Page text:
When leaders create conditions for healthy change, they are best enabled by high levels of trust and significant buy-in, underpinned by a sense of “psychological safety”, even among less powerful members of the organisation.
A climate that is perceived as both safe and trustworthy encourages people to speak up if the change begins to deviate off course. For us to be truly clan, and adhocracy-focussed, we are going to need to be extremely attentive to nurturing each other’s trust and ensuring “psychologically safety”.
Explore new ministry models
Many parishes are unsustainably small. We know this. The current advice to our parishes is to have parish-to-parish discussions about potential resource sharing, parish-mergers, and other band-aid solutions. The problem with this approach is that the parishes that can survive without sharing resources are not motivated to do so, and those who are so depleted that resource merger may be a lifeline are often not equipped to initiate such a move.
Many parishes are also not equipped with the capacity to conceive of, nor initiate, the design by which a cooperation might function.
Nevertheless, it is important to consider new ministry models, and one option we might discuss is analogous to suburban medical practices. Medical centres these days provide the services that historically might have been offered by a sole practitioner GP – a dying breed thanks to compliance costs and rising community expectations regarding facilities and the range of services offered.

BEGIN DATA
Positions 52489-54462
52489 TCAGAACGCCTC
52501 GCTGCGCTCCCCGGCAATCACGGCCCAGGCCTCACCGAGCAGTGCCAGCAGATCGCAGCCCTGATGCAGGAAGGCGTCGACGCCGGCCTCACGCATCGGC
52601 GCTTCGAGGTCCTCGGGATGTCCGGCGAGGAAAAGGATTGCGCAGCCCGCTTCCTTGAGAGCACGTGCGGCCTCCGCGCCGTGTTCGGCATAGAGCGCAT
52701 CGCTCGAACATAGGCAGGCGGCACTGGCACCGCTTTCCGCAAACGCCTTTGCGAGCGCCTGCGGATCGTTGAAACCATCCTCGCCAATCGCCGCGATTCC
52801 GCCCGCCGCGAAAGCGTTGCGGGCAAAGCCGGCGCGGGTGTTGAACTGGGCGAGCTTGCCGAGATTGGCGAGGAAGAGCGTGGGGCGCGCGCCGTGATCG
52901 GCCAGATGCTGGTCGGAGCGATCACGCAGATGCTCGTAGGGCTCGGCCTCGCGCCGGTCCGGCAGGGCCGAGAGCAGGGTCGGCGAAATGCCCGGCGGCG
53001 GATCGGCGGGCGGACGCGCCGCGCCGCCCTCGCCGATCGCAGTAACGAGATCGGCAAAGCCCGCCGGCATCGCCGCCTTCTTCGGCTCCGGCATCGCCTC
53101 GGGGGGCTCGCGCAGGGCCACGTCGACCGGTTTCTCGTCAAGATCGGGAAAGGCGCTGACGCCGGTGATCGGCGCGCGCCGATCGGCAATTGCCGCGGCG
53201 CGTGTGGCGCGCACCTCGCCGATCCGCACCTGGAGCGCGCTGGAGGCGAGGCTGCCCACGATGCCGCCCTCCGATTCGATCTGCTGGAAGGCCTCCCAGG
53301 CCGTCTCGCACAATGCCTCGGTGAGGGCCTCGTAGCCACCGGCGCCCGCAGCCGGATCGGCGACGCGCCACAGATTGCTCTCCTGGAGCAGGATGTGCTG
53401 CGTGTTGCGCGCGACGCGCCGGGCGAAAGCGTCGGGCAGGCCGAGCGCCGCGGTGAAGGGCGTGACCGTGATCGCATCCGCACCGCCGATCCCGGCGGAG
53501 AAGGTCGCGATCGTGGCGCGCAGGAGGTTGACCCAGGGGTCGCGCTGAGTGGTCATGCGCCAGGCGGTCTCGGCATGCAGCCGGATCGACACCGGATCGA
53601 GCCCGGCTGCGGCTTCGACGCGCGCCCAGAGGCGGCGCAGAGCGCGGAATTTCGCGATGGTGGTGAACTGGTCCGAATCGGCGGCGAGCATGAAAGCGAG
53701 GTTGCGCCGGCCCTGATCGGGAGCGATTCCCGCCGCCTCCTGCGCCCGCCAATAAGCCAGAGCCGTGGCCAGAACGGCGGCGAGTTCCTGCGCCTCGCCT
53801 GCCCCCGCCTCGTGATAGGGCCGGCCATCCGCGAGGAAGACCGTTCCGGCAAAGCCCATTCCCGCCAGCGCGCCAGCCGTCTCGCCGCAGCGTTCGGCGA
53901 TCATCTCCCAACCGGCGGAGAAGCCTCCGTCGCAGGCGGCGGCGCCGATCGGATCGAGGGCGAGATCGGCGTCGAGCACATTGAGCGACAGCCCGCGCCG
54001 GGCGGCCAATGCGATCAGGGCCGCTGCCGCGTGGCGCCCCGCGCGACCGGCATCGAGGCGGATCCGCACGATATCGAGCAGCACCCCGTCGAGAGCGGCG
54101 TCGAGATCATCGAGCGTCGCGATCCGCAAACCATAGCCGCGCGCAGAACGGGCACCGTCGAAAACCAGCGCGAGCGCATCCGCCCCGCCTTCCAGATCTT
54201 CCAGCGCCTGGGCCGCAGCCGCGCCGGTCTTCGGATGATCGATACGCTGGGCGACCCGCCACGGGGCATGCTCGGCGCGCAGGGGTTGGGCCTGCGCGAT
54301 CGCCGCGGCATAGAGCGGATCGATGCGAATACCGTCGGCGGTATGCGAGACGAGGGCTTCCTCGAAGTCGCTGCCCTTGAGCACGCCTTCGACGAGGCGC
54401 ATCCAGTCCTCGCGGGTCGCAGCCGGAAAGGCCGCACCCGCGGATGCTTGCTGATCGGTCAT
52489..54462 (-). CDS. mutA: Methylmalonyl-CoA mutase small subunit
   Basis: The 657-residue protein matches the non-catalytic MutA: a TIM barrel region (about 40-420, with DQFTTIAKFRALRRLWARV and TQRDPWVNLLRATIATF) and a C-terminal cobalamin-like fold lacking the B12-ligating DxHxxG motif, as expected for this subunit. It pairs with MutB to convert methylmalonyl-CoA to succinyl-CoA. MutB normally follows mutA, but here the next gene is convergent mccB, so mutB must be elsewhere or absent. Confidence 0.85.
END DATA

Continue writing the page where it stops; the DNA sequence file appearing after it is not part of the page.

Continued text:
The idea of a single hub offering a range of allied medicine (or ministry in the case of the Church) may be helpful to re-conceive the suburban parish and its role in the local community.
At the very least, new alternative models for ministry need to be properly investigated and pilot projects undertaken.
Take risks and be prepared to fail
Undertaking entrepreneurial ventures necessarily involves risk. If the diocese is going to move from accepting a freefall decline in to active supporting of turnaround start-up projects, we must accept not all will be successful. In fact, most will not succeed. Until we experiment, we will not know what ideas might bear fruit. Pioneering should not be held up with excessive hierarchy, or a timid and risk-adverse posture, and ought to be fast tracked and supported.
Diversify our leadership and outlook
All organisations tend to recruit people who fit the existing culture of the organisation. Thus, in our diocese, clergy and laity encourage those who remind us of exisiting clergy to become ordination candidates and encourage people to take on leadership in parishes who fit a mould we have seen before. We will need to accept clergy, laity, and staff, who are different if we want different cultural outcomes and a more diverse clan culture. Addressing these issues is befitting the church of God (Galatians 3.26-28).
We can do this
Despite its challenging mission environment and sub-cultural divisions, real possibilities exist for our community to flourish in mission.
We just need intentional and sustained strategic action toward a future in which we increase clan culture so that we feel like a truly connected family of believers; and where we are empowered to take risks, and to be creative.
It is within our capacity to be attentive to the movement of the Holy Spirit, to reshape the culture of our diocese for 2023 and beyond, free from fear.
It is within our capacity to be attentive to the movement of the Holy Spirit, to reshape the culture of our diocese, free from life-draining fear.